Keeping an aquarium can require a lot of electrical outlets to account for all the electronics, like filters, air pumps, lights, and heaters. If you’re running low on space and you’re looking for ways to save space, then keeping a cold water aquarium can give you the opportunity to do away with the necessity of a heater, opening up some outlet and tank space. Cold water fish are often hardy fish species, making them ideal for beginners who aren’t comfortable with keeping track of setting, monitoring, and maintaining an aquarium’s temperature. Here are some of the best cold water fish you can keep in your heater-free aquarium.
Table of contents
- 30 Cold Water Fish for Your Aquarium
- 1. Goldfish
- 2. Dojo Loaches
- 3. White Cloud Mountain Minnows
- 4. Rosy Red Minnows
- 5. Celestial Pearl Danios
- 6. Zebra Danios
- 7. Leopard Danios
- 8. Giant Danios
- 9. Hillstream Loaches
- 10. Panda Corydoras
- 11. Guppies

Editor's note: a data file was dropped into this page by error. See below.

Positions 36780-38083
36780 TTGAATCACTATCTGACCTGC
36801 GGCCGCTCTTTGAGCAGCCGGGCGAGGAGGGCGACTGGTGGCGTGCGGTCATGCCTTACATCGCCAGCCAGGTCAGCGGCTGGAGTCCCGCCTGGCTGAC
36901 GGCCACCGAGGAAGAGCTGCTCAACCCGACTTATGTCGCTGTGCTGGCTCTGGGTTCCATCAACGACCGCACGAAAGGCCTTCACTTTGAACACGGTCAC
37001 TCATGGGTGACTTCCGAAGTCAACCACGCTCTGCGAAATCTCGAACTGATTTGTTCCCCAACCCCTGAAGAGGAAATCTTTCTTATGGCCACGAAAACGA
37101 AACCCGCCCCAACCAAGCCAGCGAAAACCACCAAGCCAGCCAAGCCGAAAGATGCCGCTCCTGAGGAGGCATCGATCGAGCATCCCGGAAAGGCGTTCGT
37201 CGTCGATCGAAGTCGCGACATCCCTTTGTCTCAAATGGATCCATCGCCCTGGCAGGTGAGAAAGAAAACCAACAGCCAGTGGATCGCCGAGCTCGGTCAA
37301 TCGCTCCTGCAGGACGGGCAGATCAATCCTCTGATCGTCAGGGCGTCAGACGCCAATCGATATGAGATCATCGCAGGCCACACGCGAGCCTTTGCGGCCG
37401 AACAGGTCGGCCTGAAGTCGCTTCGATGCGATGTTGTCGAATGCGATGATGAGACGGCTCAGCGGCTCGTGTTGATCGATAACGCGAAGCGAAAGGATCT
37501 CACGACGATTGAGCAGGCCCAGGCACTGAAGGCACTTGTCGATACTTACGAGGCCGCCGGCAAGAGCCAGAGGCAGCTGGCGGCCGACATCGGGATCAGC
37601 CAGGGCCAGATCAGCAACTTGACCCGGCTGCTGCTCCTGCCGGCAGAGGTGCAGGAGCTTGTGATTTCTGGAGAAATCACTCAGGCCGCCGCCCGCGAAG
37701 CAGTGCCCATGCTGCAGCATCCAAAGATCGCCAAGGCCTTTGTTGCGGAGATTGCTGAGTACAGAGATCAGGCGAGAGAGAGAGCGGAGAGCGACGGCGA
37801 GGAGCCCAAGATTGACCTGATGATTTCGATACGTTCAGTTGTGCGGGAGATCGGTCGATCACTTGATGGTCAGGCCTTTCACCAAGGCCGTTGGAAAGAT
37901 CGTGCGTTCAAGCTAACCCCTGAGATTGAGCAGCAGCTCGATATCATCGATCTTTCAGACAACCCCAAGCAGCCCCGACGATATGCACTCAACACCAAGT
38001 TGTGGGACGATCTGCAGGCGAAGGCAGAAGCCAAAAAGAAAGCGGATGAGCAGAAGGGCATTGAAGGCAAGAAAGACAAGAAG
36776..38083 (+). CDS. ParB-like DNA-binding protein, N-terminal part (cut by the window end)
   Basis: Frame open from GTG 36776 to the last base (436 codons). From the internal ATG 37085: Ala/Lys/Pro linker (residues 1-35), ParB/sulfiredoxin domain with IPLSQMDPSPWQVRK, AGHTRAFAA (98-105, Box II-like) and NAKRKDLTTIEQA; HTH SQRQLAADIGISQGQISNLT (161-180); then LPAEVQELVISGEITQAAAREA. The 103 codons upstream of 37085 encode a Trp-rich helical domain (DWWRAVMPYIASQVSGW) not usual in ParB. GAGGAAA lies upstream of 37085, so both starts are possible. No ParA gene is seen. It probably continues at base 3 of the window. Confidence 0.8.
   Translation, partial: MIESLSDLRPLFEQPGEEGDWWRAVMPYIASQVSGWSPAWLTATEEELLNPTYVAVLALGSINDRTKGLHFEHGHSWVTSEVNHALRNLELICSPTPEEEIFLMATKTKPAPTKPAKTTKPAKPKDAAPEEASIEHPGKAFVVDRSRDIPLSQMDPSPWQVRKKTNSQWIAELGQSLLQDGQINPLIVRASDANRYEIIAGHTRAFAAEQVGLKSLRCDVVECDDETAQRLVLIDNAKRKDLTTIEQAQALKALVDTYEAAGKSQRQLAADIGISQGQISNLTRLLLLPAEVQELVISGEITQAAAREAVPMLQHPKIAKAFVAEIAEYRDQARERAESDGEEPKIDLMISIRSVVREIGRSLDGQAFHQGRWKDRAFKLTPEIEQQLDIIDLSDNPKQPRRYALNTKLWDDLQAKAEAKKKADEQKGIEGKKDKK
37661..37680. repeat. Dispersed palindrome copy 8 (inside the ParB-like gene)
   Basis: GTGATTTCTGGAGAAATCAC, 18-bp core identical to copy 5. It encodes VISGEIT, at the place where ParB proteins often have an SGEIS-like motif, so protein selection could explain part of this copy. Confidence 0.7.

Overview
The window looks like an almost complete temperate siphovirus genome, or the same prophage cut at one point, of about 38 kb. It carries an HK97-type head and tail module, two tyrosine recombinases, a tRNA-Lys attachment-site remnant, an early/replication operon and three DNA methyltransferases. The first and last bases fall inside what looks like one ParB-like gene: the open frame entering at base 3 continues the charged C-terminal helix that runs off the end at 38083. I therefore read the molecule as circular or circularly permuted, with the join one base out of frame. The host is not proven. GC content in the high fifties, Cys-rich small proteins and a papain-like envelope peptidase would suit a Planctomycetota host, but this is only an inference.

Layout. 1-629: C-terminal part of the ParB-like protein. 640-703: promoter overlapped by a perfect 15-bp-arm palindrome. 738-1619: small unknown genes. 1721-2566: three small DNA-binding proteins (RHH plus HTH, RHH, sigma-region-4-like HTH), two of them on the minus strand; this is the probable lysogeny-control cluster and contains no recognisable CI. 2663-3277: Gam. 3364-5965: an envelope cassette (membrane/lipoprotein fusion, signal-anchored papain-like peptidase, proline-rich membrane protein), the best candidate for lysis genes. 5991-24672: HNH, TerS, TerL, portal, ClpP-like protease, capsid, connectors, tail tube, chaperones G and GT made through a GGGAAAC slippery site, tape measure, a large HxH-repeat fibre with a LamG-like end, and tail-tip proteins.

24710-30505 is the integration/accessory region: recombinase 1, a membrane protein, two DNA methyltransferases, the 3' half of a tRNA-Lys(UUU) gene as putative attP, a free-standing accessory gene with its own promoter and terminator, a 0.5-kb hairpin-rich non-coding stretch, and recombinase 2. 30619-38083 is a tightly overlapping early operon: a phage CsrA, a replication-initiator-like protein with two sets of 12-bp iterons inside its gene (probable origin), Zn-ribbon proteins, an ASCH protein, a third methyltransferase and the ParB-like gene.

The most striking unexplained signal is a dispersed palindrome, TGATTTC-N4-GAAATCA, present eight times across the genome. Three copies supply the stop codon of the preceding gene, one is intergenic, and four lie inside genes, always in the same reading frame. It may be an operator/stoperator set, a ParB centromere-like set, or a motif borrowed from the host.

- 12. Endler’s Livebearers
- 13. Sunset Platies
- 14. Odessa Barbs
- 15. Rosy Barbs
- 16. Gold Barbs
- 17. Neon Tetras
- 18. Bloodfin Tetras
- 19. Buenos Aires Tetras
- 20. Mosquito Fish
- 21. Japanese Ricefish
- 22. Least Killifish
- 23. Clown Killifish
- 24. Bristlenose Plecostomus
- 25. Rubber Lip Plecostomus
- 26. Asian Stone Catfish
- 27. Pygmy Sunfish
- 28. Paradise Fish
- 29. Neocaridina Shrimp
- 30. Axolotls
- In Conclusion
30 Cold Water Fish for Your Aquarium
The most widely kept fish on the market is often overlooked for being too common and “boring,” but goldfish are exceptionally hardy fish that can thrive in cold and temperate waters. They can survive in water that is below freezing as long as there is a surface opening in the ice for oxygenation. They’re available in tons of shapes, sizes, and colors, and goldfish are social and intelligent fish, making them an exceptional addition to your tank. Goldfish are happiest in water that is 60–74˚F.
2. Dojo Loaches
Also known as Weather Loaches, these fish are highly social and quite friendly with their keepers, making them a fun aquatic pet to have. They are hardy fish that can tolerate poor water quality and a wide range of temperatures. They get quite large, though, and many people consider them to be large tank or pond fish. They prefer temperatures from 68–72˚F, although there are many reports of them surviving overwintering outdoors without heating. Dojos are an invasive species and illegal to own in some areas, so check out your local laws before attempting to purchase some.